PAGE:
Icelandic pianist Ingi Bjarni makes his Scottish debut when his trio plays at the Blue Arrow jazz club in Sauchiehall on Thursday November 7.
Bjarni, who has received enthusiastic reviews across Europe for his skilful and emotional music, is a product of the internet age.
He took classical piano lessons as a youngster but like many people at that age the instrument, or more accurately, the lessons, didn’t retain his interest. It was through watching YouTube videos and listening to recommendations on the internet that he became interested in jazz.
“I then started to take jazz piano lessons and going to a lot of jazz concerts but I decided quite late – I was twenty years old – that I wanted to become a musician,” he says.
He remembers the moment of decision vividly.
“I was studying mathematics at the University of Iceland and on a rainy November morning, I parked in front of the university,” he says.
“A lecture about mathematical analysis was about to start and I sat in the car, thinking, What am I doing with my life? I am not a mathematician, I am a musician!”
‘Dancing and jumping’
So he skipped the lecture, drove home and started playing the piano, and that has been his life ever since.
He had been drawn to improvisation even when he was losing interest in his classical piano lessons and can remember making up tunes around the age of eight or nine on an old melodica [a small instrument with piano keys that you blow into] belonging to his mother.
“I was running around, dancing and jumping around the apartment with this melodica,” he says. “I was just playing simple melodies and I did not have any technique but I did have passion and enthusiasm and I was improvising. This was, of course, long before I started to study jazz music and I didn’t even know what jazz or improvisation was at the time. But I am very fond of this memory, and for me it’s very important to remember it.”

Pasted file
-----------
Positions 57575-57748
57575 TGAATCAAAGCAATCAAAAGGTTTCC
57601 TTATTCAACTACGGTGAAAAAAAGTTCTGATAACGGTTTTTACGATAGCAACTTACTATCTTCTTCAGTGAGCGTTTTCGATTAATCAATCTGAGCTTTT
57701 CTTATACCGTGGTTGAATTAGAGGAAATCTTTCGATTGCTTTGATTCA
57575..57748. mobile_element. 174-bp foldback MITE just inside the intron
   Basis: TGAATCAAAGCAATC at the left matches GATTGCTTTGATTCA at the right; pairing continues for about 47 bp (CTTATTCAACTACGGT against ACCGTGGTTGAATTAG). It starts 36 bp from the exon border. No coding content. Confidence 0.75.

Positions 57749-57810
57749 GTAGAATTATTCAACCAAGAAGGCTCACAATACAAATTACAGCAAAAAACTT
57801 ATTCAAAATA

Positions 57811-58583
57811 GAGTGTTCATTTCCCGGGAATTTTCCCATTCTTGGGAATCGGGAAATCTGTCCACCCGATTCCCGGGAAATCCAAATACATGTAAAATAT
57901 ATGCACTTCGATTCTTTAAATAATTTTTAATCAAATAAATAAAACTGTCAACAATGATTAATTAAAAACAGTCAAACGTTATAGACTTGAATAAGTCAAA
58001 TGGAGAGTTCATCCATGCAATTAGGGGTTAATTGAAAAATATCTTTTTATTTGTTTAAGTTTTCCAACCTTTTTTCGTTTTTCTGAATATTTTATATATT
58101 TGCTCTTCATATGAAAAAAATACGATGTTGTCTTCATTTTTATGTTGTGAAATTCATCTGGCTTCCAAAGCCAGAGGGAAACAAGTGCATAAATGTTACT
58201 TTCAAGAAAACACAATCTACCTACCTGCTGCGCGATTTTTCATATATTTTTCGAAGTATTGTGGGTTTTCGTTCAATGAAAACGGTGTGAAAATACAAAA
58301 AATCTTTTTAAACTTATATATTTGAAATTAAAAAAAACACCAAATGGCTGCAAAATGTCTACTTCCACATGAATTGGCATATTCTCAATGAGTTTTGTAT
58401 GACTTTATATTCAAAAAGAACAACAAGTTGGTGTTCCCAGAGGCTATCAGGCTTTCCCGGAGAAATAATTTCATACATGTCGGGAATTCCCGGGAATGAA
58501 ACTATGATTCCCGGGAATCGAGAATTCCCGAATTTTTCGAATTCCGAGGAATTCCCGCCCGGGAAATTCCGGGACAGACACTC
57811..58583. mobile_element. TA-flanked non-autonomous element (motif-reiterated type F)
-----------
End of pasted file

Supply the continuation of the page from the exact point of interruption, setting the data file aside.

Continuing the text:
Later, in his teens, he came across Herbie Hancock and Keith Jarrett on the internet and they made him want to take up the piano seriously.
He has now lived and studied music in Iceland, the Netherlands, Sweden, Denmark and Norway and his first two albums – Skarkali, released in 2015, and last year’s Fundur – created quite an impression, especially with those who enjoy the piano trio format, a fairly crowded market where it takes strength of personality to break through. His most recent album, Tenging, features an expanded line-up with trumpet and guitar, but for his Glasgow concert he’ll be reverting to the trio.
“I enjoyed writing for the quintet but I also love playing with just bass and drums,” he says. “People often talk about Northern European jazz as having the sound of mountains and representing the landscapes where the musicians come from.
“That’s a bit of a cliché, to be honest, but the trio’s music is open and contemplative with room for improvisation. Most importantly, the melodies are clear and lyrical. It’s our own kind of folk music of sorts.”
* Ingi Bjarni plays the Blue Arrow on Sauchiehall Street, Thursday November 7. Tickets are available here.